Worldwide, over a billion people are living in slums. A research project led by researchers from the Swedish University of Agricultural Science is studying how diseases that spread from animals to humans in Salvador, Brazil, can be reduced. The research includes four areas in metropolitan slums with a lack of sanitation, such as open sewers, neglected waste collection, and the risk of floods.
– Rats are common in city slums. They spread severe diseases to humans, and therefore there is a great need to investigate how socio-economic and environmental factors affect how diseases spread, says Hussein Khalil, a researcher at SLU’s Department of Wildlife, Fish, and Environment who leads the project.
Residents estimate the risk of infection
It is not in direct contact between humans and rats that the disease spreads. When humans come in contact with water, sewage, or mud contaminated with urine from infected rats, the disease spreads.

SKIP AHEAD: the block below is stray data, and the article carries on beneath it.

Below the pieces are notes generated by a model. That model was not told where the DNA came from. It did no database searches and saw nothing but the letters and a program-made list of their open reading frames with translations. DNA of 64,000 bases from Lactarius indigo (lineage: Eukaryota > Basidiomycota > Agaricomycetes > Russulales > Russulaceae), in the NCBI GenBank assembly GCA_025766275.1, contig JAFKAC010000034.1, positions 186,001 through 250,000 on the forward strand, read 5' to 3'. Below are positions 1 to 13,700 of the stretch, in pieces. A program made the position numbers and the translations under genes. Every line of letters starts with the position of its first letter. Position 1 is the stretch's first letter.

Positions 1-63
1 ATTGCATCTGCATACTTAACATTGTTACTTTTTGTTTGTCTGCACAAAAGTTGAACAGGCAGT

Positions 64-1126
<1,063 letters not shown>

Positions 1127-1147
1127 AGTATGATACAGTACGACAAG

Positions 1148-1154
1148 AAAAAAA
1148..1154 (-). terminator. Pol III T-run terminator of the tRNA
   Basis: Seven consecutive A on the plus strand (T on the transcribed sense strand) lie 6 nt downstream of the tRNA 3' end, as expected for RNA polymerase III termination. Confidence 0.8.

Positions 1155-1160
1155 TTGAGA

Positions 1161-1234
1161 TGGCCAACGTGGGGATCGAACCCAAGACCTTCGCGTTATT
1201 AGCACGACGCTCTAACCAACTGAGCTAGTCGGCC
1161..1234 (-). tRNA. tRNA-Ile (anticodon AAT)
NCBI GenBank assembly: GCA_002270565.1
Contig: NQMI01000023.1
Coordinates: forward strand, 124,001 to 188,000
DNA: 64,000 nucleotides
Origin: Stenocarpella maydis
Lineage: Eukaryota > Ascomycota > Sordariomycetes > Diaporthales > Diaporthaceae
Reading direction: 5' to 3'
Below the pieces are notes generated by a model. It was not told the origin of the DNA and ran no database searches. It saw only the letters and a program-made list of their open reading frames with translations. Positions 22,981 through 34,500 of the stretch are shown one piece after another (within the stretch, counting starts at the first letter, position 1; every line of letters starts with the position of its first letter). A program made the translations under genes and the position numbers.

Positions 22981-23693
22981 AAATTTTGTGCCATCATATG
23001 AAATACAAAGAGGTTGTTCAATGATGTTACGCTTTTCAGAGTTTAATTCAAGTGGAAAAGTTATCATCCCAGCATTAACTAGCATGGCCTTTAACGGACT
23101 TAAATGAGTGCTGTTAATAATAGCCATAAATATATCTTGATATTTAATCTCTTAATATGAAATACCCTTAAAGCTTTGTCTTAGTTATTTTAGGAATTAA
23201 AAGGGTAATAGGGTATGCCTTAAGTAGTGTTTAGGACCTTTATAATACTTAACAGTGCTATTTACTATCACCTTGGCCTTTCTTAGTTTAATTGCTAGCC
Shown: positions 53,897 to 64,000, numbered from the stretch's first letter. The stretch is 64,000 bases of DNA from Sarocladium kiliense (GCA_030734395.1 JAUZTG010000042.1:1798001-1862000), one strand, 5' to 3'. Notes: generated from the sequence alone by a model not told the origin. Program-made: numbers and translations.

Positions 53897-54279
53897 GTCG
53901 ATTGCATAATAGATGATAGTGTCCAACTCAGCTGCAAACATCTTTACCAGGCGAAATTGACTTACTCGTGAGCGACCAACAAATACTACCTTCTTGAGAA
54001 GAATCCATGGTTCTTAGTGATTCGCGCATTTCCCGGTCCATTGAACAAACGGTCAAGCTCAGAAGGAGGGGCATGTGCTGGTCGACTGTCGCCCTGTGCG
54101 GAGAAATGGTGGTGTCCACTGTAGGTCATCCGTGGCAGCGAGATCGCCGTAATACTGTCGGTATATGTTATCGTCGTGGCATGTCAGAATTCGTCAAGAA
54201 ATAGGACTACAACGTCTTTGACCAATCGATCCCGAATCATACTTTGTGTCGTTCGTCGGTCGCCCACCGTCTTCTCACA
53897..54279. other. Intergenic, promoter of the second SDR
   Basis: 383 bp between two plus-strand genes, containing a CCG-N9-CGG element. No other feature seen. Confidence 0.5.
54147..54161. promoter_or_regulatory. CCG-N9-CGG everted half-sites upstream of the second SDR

Local residents have mapped their own living habits and estimated the risks of being exposed to infection. To find out who had previously been exposed to the virus, blood samples were also taken from the more than 1,300 people who participated in the study.
– We could see that people living in the poorest areas in these slums were most infected. It is also in these areas that garbage collection is most neglected. The roads are not paved either and therefore become mud in case of torrential rain and floods. People also have the longest transport routes to get to major roads in these areas, says Hussein Khalil.
Knowledge enables effective measures
Today, some government measures are underway to reduce the problems; as garbage collection and reducing the number of rats. However, the study shows that these measures are not taken consistently or in the right places to affect the spread of infection.
– By examining the driving factors behind the spread of infection, it becomes clear where the measures should be put in place to make a difference. One solution could be to focus more on improving infrastructure by building bridges, paving areas near houses, improving accessibility to major roads, and promoting local waste initiatives, says Hussein Khalil.